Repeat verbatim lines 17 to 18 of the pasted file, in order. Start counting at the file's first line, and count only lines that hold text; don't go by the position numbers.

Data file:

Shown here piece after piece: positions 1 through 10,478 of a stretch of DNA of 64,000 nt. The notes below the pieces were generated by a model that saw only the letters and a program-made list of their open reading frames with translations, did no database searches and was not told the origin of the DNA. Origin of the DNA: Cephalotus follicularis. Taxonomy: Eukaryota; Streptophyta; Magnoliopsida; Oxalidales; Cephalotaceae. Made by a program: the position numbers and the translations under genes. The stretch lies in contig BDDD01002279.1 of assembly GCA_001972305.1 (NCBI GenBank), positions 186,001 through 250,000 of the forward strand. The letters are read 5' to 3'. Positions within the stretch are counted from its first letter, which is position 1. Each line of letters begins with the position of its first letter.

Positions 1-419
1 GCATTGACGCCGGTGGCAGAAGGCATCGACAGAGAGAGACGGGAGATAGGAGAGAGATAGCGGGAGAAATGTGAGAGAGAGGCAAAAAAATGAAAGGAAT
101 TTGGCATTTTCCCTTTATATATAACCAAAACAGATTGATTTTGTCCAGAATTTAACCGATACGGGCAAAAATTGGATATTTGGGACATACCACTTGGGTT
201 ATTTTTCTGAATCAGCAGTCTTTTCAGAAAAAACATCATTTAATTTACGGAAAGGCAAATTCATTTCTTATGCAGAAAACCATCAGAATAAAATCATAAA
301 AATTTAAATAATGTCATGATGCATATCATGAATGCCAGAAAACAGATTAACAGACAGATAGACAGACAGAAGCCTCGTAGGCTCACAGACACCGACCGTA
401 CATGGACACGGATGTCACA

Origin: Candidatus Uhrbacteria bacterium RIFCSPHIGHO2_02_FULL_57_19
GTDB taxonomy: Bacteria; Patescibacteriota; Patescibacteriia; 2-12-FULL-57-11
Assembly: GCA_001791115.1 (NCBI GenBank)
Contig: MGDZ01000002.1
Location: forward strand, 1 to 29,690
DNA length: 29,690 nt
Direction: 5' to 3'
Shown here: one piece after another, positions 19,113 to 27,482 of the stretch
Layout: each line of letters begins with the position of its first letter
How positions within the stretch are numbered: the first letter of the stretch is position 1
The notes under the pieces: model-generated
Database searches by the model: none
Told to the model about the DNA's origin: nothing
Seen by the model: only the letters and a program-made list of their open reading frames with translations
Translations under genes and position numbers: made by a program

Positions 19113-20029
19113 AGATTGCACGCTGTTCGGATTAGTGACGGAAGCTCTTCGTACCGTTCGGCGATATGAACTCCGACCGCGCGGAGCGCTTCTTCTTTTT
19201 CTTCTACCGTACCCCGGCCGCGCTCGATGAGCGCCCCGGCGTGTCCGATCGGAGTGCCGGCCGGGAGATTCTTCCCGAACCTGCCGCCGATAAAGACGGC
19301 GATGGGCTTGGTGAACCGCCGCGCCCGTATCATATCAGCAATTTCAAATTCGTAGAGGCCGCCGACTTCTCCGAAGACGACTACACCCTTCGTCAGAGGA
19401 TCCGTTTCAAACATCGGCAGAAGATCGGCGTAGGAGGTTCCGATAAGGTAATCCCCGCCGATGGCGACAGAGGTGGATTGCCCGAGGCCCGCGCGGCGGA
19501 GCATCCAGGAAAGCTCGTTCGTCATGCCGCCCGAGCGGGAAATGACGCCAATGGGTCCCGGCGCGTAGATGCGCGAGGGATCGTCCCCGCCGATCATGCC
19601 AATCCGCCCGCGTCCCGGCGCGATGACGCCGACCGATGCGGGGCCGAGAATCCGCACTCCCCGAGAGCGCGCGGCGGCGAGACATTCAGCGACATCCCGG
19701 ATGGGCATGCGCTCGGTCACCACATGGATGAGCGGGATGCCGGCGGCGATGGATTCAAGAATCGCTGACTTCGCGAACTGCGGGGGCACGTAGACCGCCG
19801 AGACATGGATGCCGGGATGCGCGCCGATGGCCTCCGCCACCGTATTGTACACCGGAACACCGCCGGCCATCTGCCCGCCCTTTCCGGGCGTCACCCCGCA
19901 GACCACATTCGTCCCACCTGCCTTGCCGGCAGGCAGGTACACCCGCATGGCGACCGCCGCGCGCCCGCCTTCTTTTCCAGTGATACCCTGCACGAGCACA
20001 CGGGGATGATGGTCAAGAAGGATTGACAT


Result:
How positions within the stretch are numbered: the first letter of the stretch is position 1
The notes under the pieces: model-generated